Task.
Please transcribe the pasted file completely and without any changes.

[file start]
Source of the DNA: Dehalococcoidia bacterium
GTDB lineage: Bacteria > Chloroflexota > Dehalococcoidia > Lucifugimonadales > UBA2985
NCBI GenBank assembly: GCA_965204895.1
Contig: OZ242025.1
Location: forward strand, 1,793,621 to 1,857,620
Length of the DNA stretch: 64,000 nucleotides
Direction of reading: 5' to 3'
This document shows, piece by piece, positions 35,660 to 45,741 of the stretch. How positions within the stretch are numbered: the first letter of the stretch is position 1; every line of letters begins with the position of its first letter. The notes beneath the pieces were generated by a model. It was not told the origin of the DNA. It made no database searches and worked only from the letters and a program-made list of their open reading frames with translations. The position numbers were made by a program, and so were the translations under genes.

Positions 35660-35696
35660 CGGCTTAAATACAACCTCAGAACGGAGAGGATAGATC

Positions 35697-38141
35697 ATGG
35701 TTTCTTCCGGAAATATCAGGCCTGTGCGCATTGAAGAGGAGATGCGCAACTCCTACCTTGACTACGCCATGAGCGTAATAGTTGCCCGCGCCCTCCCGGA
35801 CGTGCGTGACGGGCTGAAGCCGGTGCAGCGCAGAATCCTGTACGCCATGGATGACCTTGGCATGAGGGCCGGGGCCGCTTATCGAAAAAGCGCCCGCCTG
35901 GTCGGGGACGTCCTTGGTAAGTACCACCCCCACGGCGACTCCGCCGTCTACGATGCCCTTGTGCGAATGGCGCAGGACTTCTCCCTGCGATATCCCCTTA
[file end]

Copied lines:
Source of the DNA: Dehalococcoidia bacterium
GTDB lineage: Bacteria > Chloroflexota > Dehalococcoidia > Lucifugimonadales > UBA2985
NCBI GenBank assembly: GCA_965204895.1
Contig: OZ242025.1
Location: forward strand, 1,793,621 to 1,857,620
Length of the DNA stretch: 64,000 nucleotides
Direction of reading: 5' to 3'
This document shows, piece by piece, positions 35,660 to 45,741 of the stretch. How positions within the stretch are numbered: the first letter of the stretch is position 1; every line of letters begins with the position of its first letter. The notes beneath the pieces were generated by a model. It was not told the origin of the DNA. It made no database searches and worked only from the letters and a program-made list of their open reading frames with translations. The position numbers were made by a program, and so were the translations under genes.

Positions 35660-35696
35660 CGGCTTAAATACAACCTCAGAACGGAGAGGATAGATC

Positions 35697-38141
35697 ATGG
35701 TTTCTTCCGGAAATATCAGGCCTGTGCGCATTGAAGAGGAGATGCGCAACTCCTACCTTGACTACGCCATGAGCGTAATAGTTGCCCGCGCCCTCCCGGA
35801 CGTGCGTGACGGGCTGAAGCCGGTGCAGCGCAGAATCCTGTACGCCATGGATGACCTTGGCATGAGGGCCGGGGCCGCTTATCGAAAAAGCGCCCGCCTG
35901 GTCGGGGACGTCCTTGGTAAGTACCACCCCCACGGCGACTCCGCCGTCTACGATGCCCTTGTGCGAATGGCGCAGGACTTCTCCCTGCGATATCCCCTTA